December 14, 2015


When cruising, it is pointless to furl or unfurl your headsails while the sail is powered up in breeze. It is important to make furling as easy as possible on your system (whether manual or electric/hydraulic). Therefore, to furl while sailing upwind you must ease the sheet until the sail partially flogs. This is not great for the sail material, and if you lose control of the sheet the flogging can become dramatic, risking a blowout.

Thus, when you are preparing to furl it is best to steer so that the wind and sea are well aft of the beam. Then, when you ease the sheet the headsail will sit lazily behind the lee of the mainsail and furling becomes much easier. Ideally you should ease and furl at the same rate in order to make a neat furl.

If you plan on only partially furling the sail as the wind comes up, then I have another recommendation. After you bear off to furl the sail and have the desired amount of sail rolled up, and while you are still sailing off the breeze, you can effectively pre-sheet the headsail to its upwind position while the sail is not carrying a load. From your racing days you might recall the difficulty of sheeting in an over-eased headsail after a mark rounding by presheeting we avoid this drama. Once pre-sheeted and after heading back up on the wind, you can make minor adjustments.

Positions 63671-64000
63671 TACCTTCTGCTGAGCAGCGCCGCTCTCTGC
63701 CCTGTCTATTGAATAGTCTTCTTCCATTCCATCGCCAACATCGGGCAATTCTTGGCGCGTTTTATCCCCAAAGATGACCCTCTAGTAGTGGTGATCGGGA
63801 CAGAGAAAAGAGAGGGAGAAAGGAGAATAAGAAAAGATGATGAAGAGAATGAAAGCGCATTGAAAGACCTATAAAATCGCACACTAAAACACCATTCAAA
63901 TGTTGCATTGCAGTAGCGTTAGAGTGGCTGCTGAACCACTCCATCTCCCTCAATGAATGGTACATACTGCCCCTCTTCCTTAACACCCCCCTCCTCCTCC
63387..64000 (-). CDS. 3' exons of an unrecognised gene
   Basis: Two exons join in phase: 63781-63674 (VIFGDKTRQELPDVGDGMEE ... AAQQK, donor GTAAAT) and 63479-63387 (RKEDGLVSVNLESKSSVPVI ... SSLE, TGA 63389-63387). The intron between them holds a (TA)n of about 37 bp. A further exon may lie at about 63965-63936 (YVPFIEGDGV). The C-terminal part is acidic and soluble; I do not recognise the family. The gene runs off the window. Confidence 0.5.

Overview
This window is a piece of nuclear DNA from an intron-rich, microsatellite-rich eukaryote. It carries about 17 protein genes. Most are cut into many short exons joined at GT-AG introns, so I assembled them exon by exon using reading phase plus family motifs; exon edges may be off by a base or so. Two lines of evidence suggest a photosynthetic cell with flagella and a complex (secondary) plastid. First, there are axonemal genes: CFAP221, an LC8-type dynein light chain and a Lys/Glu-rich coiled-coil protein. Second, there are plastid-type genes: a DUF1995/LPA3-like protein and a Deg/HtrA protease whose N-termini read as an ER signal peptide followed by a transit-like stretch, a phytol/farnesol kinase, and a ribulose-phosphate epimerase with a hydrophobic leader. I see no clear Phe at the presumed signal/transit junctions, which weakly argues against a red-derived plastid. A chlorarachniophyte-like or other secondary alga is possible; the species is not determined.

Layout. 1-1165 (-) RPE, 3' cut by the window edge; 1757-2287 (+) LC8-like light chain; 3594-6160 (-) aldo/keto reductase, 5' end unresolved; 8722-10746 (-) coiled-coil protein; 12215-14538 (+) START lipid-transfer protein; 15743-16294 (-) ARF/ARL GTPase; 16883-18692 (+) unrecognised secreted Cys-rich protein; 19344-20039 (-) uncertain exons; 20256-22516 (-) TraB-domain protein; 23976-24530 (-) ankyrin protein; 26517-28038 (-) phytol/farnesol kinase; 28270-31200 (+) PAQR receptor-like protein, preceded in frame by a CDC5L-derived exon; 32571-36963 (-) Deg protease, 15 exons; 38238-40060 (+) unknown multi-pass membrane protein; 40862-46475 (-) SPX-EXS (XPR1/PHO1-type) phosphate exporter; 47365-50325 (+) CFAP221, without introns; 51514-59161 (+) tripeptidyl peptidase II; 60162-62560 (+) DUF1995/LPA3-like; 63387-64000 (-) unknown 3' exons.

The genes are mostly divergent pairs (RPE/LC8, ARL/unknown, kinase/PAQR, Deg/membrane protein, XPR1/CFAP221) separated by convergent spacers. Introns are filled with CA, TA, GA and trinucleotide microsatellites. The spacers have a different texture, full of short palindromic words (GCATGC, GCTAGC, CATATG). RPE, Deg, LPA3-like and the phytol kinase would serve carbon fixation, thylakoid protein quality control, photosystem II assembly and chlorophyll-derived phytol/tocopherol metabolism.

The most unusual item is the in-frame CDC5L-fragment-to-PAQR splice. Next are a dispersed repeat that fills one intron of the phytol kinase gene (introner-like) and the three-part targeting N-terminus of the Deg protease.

These habits save the sails, they also make for a safer and less pressurized maneuver as you are sailing upright
and off the wind while doing the work. And while a little distance is lost – don’t forget we are cruising!

For more infromation on cruising sails contact Ullman Sails Newport Beach